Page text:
It can be tempting to resort to a swimming pool or hot tub for drinking water during an emergency. However, is it safe to do so? I checked with the experts and decided to share my findings with you.
Pool or hot tub water is only safe to drink in small doses. In order to convert it to everyday drinking water, you would need to dechlorinate it through one of several methods. The easiest ways are through boiling, distilling, or using a filter that has activated charcoal.
Let’s take a closer look at the details of whether or not you can rely on pool or hot tub water as a viable source for drinking and how you can make it safer for consumption.
Why You Can’t Drink Pool or Hot Tub Water in Large Amounts
The biggest issue with drinking pool water is the amount of chlorine in it. It’s expected that during a regular session of swimming, small amounts of the water may be accidentally consumed, which will not pose any harm. However, this water is not intended for consumption in large dosages.
However, chlorine is not the only thing you have to worry about being in the water. Here are a few other things that might be in your pool or hot tub. First, we’ll talk about chemicals and then things that can accumulate once the chemicals become removed over time.
Chemicals that can be found in many pools or hot tubs:
- Ammonia – I know this is gross, but the reality is that people urinate in pools. Also, decaying organic material or fertilizer can also leech into the pool. These also contain can contain ammonia.
- Bromide – A lesser-known chemical that is sometimes put into the pool or hot tub water. It is actually much better at killing bacteria since it takes a lot longer to dissipate than chlorine. Bromide is likely no more or less dangerous since it is chlorine-based.
- Cyanuric Acid – It actually sounds worse than it really is. It is simply a pool conditioner and just helps chlorine last longer. Even so, you also don’t want to drink too much of it.
Non-chemicals that can accumulate in pools:
- Animal Waste – This is another thing we often don’t think about. Whether from humans or animals, feces and other nasty waste products can get into the water. Once the chemicals are gone, this is a major issue just like trying to drink untreated lake water.
- Harmful Bacteria or Protozoa – Similarly to finding water in the wilderness, dealing with microscopic organisms is the biggest threat to your health.
Making Pool Water Safe to Drink
Pool or hot tub water can be made drinkable by using one of many methods of sanitizing and dechlorination. There are three major ways to do this:
- Boiling – This might seem obvious, but I actually wasn’t sure about this before my research. But boiling does actually moderately dechlorinate water. However, only the 2nd method can actually remove most of it.
- Distilling – This one takes a bit of work but is doable if you have a heat source and time. It is the method that guarantees the full removal of chlorine and any other harmful substances from the water.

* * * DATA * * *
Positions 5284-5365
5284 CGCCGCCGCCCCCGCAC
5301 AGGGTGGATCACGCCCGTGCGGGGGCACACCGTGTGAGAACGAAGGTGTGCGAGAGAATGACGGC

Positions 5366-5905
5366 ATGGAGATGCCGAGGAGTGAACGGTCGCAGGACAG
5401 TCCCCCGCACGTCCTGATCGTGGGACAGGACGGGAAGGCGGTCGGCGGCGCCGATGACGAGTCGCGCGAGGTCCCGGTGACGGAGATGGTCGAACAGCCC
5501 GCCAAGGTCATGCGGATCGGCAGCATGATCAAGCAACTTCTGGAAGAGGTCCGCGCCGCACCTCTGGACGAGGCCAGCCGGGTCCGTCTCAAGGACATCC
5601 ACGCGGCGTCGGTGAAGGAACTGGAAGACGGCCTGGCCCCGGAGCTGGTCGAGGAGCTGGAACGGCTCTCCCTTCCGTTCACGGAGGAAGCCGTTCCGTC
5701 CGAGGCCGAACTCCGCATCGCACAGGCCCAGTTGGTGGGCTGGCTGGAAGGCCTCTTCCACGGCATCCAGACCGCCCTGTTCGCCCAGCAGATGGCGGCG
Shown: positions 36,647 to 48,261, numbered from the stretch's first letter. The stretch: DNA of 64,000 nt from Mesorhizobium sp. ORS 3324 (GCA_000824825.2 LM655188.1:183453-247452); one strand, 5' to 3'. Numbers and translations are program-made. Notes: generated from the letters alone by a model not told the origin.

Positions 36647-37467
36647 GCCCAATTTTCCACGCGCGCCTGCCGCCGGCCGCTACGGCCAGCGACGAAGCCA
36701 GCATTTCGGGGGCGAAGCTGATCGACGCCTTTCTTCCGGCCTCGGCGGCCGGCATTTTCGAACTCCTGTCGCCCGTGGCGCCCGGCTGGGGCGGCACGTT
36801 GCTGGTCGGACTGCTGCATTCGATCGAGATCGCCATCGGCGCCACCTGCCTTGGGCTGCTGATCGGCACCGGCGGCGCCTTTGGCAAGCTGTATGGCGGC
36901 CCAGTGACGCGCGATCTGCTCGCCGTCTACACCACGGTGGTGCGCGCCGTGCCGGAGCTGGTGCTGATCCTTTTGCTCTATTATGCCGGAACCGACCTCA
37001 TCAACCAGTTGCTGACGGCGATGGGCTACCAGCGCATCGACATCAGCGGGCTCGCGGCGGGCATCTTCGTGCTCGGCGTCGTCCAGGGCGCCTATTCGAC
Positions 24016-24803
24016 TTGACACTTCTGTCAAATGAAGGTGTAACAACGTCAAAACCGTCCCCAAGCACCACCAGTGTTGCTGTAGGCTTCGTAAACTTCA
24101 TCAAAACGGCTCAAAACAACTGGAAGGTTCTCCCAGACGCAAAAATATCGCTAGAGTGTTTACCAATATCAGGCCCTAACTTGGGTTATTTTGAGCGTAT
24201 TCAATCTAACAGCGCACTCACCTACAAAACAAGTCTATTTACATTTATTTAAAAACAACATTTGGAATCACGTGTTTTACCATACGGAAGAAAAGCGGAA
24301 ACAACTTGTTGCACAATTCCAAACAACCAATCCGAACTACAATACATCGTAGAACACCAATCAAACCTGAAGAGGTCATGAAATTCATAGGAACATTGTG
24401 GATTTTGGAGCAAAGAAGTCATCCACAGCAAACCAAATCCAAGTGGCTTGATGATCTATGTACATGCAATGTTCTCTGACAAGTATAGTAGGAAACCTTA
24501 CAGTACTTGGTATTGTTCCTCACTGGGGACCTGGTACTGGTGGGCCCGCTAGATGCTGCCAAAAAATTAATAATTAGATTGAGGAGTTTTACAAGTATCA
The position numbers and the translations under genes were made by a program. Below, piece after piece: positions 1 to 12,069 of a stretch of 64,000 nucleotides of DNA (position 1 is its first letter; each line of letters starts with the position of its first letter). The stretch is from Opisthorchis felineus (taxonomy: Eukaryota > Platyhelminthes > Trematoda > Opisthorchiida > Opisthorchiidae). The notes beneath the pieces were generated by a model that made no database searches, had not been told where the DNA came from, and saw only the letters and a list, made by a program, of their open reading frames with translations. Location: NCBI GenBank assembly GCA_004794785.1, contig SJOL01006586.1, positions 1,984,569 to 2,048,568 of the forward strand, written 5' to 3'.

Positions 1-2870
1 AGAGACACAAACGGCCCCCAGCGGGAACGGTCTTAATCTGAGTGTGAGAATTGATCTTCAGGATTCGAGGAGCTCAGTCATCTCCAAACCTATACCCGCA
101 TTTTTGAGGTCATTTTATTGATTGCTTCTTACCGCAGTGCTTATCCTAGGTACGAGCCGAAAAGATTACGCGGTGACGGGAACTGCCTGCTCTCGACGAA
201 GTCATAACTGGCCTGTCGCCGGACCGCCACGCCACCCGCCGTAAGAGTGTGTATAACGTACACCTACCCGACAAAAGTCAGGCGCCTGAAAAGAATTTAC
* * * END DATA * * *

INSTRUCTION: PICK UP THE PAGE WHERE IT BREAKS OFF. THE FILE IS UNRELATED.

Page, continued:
- Filter with Activated Charcoal – If you have access to activated charcoal, you can make a simple filter with a water bottle.
Personally, I recommend just using a simple two-step process to treat pool or hot tub water before consumption.
The first thing you’ll want to do is filter the water. In an emergency or disaster, it is unknown what kind of debris may have entered your pool, so you will want to get rid of both large and small sediment and other junk. If you have no filters available, you can use several layers of clean clothing stacked together as a makeshift filter.
Next, boiling the water will remove most of the excess chlorine. In the case that the power is out, you will want to use campfire types of heating to boil your water. It goes without saying that the taste will not be pleasant, but it will now be mostly safe to drink.
It also goes without saying that you should do your best to ensure your pool remains as uncontaminated as possible. Covering your pool will not only prevent other undesirable materials from entering but also reduce sunlight from reacting with the chlorine. Yes, I know we want to remove excess chlorine before drinking, but that same chlorine is what prevents algae and other bacteria from festering.
Other Ways to Dechlorinate Water
You may have heard that leaving tap water out in the sun will naturally cause chlorine to disappear. This is true, UV rays will get rid of chlorine, but in most modern water treatment facilities, stabilizers are added to slow down the dissipation process.
And this is with tap water. Consider that with a pool, there is considerably more chlorine, and depending on the pool maintenance, the amount of stabilizer added can greatly vary.
With that being said, you can still leave tubs of water out in the sun to get rid of the chlorine. Though I recommend using multiple smaller containers to increase surface area and reduce the time to days as opposed to weeks. If available, I recommend using chlorine strips, like these found on Amazon, to test the pH of the water, which you should already have if you’re a responsible pool owner.